Oracle Usable Apps | Applications User Experience Simplicity, mobility, extensibility
   
 
Customer Role: How User Experience Research Is Conducted
 
Process for Using BI Patterns and Guidelines
Step 2: Select Patterns

Once you determine who will use the application, it’s time to select an appropriate design pattern. This page describes how patterns are presented on this Web site and introduces the various tools that are available to help you select the best pattern for your requirements.

This page focuses on using the navigation bar and pattern sets, and also introduces the decision tables, which are available to help you identify the best pattern for your requirements.

Go to Design Patterns Section

   
 
When Should You Select a Pattern?
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Product Managers
Product Development
Customers and Consultants
  • When determining requirements for a new product
  • During the conceptual phase
  • When redesigning an existing application
  • Before the functional design and technical design phase of application development
  •  When determining requirements for a new product
  • During the conceptual phase of application development

Note: This step is not required if product managers are involved in identifying design patterns.

  • When redesigning an existing application
 
 
Using the Navigation Bar Return to Top
 
 

You can access all design patterns directly from the navigation bar in the Design Patterns section of this Web site. These patterns are grouped logically, which will help users focus on specific patterns and identify which patterns are most appropriate.

Figure 1: The navigation menu under the Design Patterns tab.

 
 
Using Pattern Sets Return to Top
 
 

Several of the patterns are grouped into what are called “pattern sets.”  These pattern sets are listed in the navigation bar (for example, Summary Page Layout and Metric Details Page Layout). Each pattern set contains two or more patterns.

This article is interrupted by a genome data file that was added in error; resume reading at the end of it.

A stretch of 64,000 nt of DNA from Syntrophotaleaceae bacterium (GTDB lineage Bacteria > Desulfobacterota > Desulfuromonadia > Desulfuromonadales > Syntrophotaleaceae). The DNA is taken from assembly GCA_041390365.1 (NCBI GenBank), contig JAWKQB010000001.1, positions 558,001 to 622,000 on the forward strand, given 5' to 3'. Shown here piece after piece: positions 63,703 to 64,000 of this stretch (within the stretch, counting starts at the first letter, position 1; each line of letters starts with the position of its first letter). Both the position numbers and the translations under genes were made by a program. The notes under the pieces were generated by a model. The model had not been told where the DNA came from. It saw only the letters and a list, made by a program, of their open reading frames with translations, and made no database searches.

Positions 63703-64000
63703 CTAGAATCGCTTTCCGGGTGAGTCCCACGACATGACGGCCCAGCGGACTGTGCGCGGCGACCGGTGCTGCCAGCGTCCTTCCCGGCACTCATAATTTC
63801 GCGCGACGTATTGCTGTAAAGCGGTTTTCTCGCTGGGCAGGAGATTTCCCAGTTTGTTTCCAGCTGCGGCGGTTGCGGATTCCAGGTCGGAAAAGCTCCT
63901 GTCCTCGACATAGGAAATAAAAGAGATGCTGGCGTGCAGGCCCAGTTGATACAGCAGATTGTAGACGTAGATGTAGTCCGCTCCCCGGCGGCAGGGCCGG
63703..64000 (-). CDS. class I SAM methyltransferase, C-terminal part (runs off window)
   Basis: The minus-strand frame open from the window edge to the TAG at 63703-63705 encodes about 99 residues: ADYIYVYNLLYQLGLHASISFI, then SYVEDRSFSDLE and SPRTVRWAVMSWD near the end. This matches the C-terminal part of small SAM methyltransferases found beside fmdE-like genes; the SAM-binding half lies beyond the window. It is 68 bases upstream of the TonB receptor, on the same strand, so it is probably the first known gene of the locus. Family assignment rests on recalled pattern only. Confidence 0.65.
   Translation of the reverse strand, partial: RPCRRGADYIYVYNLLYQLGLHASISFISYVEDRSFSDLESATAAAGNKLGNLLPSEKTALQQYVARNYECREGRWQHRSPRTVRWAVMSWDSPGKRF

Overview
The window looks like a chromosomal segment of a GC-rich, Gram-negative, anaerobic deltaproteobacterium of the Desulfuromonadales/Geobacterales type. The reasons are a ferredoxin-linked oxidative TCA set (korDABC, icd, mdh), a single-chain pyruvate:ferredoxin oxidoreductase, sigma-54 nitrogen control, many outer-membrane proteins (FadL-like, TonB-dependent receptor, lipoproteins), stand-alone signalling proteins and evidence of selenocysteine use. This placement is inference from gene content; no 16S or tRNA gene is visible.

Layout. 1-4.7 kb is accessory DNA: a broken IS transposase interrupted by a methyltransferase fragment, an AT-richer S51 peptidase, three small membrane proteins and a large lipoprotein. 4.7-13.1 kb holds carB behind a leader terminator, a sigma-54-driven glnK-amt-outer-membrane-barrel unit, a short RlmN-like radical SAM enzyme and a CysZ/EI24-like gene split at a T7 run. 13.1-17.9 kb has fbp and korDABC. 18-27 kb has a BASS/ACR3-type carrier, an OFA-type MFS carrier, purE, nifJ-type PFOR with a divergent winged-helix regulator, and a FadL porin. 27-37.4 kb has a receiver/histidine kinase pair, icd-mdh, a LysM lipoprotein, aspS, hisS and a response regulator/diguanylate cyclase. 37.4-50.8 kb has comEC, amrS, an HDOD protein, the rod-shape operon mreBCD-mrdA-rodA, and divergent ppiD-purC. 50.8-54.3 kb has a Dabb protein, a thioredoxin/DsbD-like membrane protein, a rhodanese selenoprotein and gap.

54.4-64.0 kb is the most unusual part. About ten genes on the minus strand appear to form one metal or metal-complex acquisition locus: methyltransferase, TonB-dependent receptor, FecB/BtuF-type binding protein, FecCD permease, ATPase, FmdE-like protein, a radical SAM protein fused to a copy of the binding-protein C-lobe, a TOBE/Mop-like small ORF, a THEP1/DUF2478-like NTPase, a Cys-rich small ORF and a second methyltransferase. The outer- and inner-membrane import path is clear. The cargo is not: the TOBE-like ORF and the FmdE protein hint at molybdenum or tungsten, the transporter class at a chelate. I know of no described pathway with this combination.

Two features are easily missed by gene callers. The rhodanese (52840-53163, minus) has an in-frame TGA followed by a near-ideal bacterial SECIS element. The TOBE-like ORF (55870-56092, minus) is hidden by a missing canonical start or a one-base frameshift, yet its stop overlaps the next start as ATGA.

Clicking the name of the pattern set from the navigation bar reveals a high-level description of the pattern set and a tab bar. The tabs represent the individual patterns in the selected pattern set. In addition, the first tab contains a decision table, which helps you identify the most appropriate pattern within the set, and a list of related patterns and guidelines. Clicking a pattern from the tab takes you to more details about the corresponding pattern.  

Figure 2: Example of a Link under the Design Patterns Tab

Figure 3: Example of a pattern set page

 
 
Using the Decision Table Return to Top
 
 

Each pattern set page contains a decision table that helps you identify the most appropriate pattern within the set based on user roles and profiles.

A decision table usually contains several questions or parameters on user roles, data requirements, and business goals. Your responses to these questions or parameters help you identify the most applicable pattern. You can then link to the patterns from the table.

Figure 4. Example of a Decision Table

 
 
Using the Pattern Filter Tool (also called an Information Display Selection Tool) Return to Top
 
 

You may also use the Information Display Selection Tool to quickly find the most appropriate pattern for your requirement. The tool recommends patterns based on criteria that you select. You can then link to the recommended patterns from the tool.

Note: Currently, you can use the Information Display Selection Tool to identify patterns related only to information display, such as graphs, charts, and tables.

Figure 5: Example of the Information Display Selection Tool

 
 
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